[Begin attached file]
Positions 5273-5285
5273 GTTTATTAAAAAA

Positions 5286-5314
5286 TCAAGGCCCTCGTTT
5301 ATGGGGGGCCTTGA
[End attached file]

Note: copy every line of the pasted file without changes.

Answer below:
Positions 5273-5285
5273 GTTTATTAAAAAA

Positions 5286-5314
5286 TCAAGGCCCTCGTTT
5301 ATGGGGGGCCTTGA